Because the aforementioned methods require the destruction of early embryos, alternative sources for hESCs have been exploited for ethical reasons. An alternative plu- ripotent stem cell type of significance has been introduced in 2006 where in vitro cultured somatic cells have been reversed into an embryonic-like pluripotent state leading to the formation of induced pluripotent stem cells (iPSCs; Takahashi, K. & S. Ya- manaka, Cell, 2006, 126: 663-676). The reprogramming is performed by introduction of certain stem cell-associated genes, i.e. of 3-5 factors (Kmppel-like factor 4, Klf-4; sex determining region Y-box, Sox, e.g. Sox-2; octamer binding transcription factor 4, Oct4; transcription factor Nanog; transcription factor cMyc) into non-pluripotent, i.e. differentiated cells (e.g. fibroblasts) either by viral transduction or transfection. This reprogramming technology avoids all ethical problems with hESCs and even more important, enables the generation of pluripotent cells for autologous cell therapies as iPSC can be derived directly from the patient for personalised medicine approaches. Furthermore it allows the application of human iPSCs to specify issues in drug research and in safety pharmacological or toxicological studies (Leeb, C. et al., Cell Prolif., 201 1 , 44, Suppl. 1 : 9-14). So far, many promising studies have shown the therapeutic and scientific potential of stem cells, in particular of hESCs and iPSCs. Progress in hESC and iPSC application was achieved by improving techniques for the gene transfer. Stably transfected stem cells can be used for example as cellular vehicle for protein-supplement gene therapy and/or to direct the stem cells into particular lineages. Furthermore, insertion of lineage-specific reporter constructs would allow isolation of lineage-specific cells, and would allow drug discovery, target validation, and/or stem cell based studies of gene function and the like. However, current strategies of gene transfer do not distinguish between cells of a stem cell phenotype and cells that entered in a differentiation pathway or feeder cells. Additionally, current methods are usually very inefficient and often toxic to the iPSCs, since the cells have to be trypsinised and separated from feeder cells to allow transduction with sufficient efficiency (Jang, J. E. et al., Stem Cells Dev., 2006, 15: 109-17). Only a minor fraction of the cells survives this proce- dure. A method using adenovirus vector mediated transduction only allows efficient gene transfer when the cells are cultivated in a special medium supplemented with a Rho-kinase inhibitor (Tashiro, K. et al., Cell Reprogramming, 2010, 12: 501 -507). Thus, current methodology depends on manipulations of the cells before transduction, which are complex and can reduce the stem cell characteristics of the cells.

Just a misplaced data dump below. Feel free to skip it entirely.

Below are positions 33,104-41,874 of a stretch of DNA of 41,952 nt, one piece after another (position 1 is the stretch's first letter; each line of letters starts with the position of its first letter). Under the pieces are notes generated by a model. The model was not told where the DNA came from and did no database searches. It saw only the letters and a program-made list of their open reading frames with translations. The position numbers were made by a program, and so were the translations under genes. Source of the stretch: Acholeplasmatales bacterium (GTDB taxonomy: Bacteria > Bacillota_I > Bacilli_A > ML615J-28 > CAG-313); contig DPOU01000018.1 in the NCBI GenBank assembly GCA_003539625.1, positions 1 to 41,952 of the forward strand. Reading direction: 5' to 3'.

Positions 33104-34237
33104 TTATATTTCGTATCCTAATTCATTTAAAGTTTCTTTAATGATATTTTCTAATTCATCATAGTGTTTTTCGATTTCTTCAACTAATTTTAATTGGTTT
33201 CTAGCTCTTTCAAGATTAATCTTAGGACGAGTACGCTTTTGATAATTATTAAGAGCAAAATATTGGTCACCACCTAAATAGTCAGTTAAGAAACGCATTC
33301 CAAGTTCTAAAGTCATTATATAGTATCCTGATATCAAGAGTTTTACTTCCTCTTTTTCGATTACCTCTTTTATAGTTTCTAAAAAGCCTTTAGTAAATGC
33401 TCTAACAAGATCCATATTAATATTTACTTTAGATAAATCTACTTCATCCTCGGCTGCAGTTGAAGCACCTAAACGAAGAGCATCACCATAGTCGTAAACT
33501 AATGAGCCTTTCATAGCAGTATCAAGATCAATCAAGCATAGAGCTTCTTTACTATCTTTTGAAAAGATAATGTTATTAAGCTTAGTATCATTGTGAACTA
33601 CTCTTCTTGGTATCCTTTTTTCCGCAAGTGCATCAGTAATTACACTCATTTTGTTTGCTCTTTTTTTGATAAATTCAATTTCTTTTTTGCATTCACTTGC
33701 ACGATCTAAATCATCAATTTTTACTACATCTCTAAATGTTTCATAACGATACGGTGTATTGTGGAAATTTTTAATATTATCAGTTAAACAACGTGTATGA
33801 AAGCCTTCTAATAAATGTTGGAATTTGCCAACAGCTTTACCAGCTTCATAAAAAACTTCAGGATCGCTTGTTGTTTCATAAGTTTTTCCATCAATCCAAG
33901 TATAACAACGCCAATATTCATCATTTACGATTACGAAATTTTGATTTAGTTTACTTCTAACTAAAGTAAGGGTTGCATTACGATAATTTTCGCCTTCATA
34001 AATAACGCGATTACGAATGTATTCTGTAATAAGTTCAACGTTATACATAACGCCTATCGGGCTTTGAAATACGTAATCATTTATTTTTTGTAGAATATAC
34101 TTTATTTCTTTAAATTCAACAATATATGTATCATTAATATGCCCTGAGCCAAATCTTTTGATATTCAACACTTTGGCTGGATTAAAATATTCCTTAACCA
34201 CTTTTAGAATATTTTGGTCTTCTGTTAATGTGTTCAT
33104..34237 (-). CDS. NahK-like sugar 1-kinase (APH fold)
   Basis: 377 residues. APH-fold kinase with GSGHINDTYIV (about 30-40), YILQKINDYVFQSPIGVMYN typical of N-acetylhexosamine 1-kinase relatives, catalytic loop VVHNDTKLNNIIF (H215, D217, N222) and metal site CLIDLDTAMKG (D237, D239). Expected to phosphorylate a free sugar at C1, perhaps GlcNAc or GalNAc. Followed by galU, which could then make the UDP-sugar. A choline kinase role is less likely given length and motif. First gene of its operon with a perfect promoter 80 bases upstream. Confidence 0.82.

Problem of the invention
Thus, the problem of the present invention is to provide means and/or a method how to achieve targeted gene transfer into undifferentiated human embryonic stem cells and induced pluripotent stem cells, which avoid the disadvantages as mentioned above and are superior with respect to the specificity and efficiency of transduction.